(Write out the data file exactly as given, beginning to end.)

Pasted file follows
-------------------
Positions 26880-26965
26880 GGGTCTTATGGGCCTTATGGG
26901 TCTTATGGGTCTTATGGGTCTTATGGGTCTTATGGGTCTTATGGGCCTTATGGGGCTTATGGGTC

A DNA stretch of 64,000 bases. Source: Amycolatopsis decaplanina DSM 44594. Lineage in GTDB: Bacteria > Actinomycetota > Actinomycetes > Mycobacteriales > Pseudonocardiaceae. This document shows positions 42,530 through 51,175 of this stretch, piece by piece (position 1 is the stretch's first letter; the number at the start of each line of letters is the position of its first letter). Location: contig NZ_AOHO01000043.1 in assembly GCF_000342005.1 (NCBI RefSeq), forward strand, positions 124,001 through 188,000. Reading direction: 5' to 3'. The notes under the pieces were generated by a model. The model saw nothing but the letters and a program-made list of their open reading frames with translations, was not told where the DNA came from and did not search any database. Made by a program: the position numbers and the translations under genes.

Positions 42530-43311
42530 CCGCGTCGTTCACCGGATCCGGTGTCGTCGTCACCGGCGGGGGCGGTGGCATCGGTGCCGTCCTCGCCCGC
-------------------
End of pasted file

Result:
Positions 26880-26965
26880 GGGTCTTATGGGCCTTATGGG
26901 TCTTATGGGTCTTATGGGTCTTATGGGTCTTATGGGTCTTATGGGCCTTATGGGGCTTATGGGTC

A DNA stretch of 64,000 bases. Source: Amycolatopsis decaplanina DSM 44594. Lineage in GTDB: Bacteria > Actinomycetota > Actinomycetes > Mycobacteriales > Pseudonocardiaceae. This document shows positions 42,530 through 51,175 of this stretch, piece by piece (position 1 is the stretch's first letter; the number at the start of each line of letters is the position of its first letter). Location: contig NZ_AOHO01000043.1 in assembly GCF_000342005.1 (NCBI RefSeq), forward strand, positions 124,001 through 188,000. Reading direction: 5' to 3'. The notes under the pieces were generated by a model. The model saw nothing but the letters and a program-made list of their open reading frames with translations, was not told where the DNA came from and did not search any database. Made by a program: the position numbers and the translations under genes.

Positions 42530-43311
42530 CCGCGTCGTTCACCGGATCCGGTGTCGTCGTCACCGGCGGGGGCGGTGGCATCGGTGCCGTCCTCGCCCGC